wonky veg food waste

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It’s finally raining. Living in the UK, it’s not often you hear those words – but the record high temperatures and dry conditions of this summer have made this week’s downpours welcome.

However, it’s too little, too late for growers. As we report this week, many are struggling with “real anxiety” over the impact on harvests. Bramley apples, cauliflowers and cabbages are thought to be particularly vulnerable to the drought conditions.

It’s just one of a raft of issues to hit the beleaguered growing sector. Costs are rising at a rate that makes grocery inflation – now at 12.7%, according to the ONS – look small by comparison. Labour shortages are persisting, despite the extension of the Seasonal Worker scheme. This week, it emerged more than £60m worth of fresh produce went to waste in the first half of 2022 – simply because no one was available to pick it.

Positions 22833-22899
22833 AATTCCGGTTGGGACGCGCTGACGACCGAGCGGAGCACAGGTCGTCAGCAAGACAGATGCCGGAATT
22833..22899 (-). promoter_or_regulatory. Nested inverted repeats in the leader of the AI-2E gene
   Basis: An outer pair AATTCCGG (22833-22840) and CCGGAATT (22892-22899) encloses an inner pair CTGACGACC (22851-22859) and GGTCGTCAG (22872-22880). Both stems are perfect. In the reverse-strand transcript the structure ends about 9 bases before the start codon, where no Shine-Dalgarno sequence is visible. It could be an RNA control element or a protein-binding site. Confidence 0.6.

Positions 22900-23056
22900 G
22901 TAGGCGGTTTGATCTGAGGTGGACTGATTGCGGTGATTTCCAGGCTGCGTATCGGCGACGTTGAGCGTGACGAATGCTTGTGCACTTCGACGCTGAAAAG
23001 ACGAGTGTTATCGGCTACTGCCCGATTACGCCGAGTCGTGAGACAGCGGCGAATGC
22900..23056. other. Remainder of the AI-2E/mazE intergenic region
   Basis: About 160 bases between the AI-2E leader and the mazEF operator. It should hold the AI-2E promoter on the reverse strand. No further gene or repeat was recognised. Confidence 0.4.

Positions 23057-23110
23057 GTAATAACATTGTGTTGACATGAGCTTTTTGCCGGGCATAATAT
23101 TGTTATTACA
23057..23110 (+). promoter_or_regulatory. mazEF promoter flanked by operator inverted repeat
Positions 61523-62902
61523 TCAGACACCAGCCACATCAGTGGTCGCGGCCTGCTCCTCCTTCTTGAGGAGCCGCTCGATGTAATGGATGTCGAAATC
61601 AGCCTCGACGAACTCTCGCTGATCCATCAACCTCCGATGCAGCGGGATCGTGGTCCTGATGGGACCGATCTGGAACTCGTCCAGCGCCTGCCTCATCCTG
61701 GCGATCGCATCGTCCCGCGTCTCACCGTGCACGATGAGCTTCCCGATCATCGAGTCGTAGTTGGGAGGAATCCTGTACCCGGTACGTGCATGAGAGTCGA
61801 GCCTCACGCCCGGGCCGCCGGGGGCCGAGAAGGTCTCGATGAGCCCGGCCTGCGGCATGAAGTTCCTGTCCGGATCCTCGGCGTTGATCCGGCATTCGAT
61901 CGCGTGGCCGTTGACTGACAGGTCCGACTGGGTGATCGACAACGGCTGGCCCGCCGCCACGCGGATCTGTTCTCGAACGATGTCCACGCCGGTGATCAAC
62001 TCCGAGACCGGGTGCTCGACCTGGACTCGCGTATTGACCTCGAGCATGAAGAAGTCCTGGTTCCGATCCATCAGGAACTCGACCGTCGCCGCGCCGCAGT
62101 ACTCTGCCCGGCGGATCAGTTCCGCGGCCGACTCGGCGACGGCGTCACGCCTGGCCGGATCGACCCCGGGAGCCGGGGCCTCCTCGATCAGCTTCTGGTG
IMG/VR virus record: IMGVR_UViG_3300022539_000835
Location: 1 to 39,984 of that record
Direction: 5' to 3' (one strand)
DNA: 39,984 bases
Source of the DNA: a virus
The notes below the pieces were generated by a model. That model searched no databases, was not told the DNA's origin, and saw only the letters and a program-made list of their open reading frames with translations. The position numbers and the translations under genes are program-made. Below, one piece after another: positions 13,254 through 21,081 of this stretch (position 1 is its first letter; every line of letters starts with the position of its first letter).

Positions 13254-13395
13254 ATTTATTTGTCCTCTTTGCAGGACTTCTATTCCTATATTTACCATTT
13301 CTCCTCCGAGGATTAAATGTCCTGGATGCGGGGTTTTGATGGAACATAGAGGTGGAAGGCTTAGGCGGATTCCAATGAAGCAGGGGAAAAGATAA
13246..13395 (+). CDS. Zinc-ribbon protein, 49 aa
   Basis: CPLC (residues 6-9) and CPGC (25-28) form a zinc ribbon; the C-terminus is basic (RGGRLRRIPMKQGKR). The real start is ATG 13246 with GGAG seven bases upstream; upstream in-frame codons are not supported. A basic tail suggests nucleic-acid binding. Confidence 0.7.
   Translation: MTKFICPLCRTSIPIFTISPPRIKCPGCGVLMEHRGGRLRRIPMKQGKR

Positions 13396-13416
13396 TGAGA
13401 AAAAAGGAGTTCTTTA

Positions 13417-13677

This isn’t just a disaster for growers, but a disaster on a societal level too. The impact of the cost of living crisis is laid bare across this week’s issue – from Iceland’s zero-interest loans to help cover food costs to the rise in food waste apps offering surplus at a cut price (p26). The popularity of the latter is less to do with consumers looking to battle food waste, and more to do with households struggling to afford essentials.

At the same time, we hear food banks are struggling to get hold of enough food as a potential ‘winter of hunger’ looms. It makes the image of £60m worth of fresh produce rotting in the fields even less palatable.

Work is underway to tackle the labour shortages, at least. Former head of G’s Fresh Group John Shropshire is chairing Defra’s independent review, which will look at potential solutions. As a well-respected industry figure, he will no doubt offer informed, well thought-out recommendations (the question is whether the government will listen).

But as the NFU points out: we can’t just look at long-term interventions. The severity of the problem requires short-term, immediate action, like adding more key food sector roles to the shortage occupation list. Because no one wants to see another £60m worth of produce going to waste.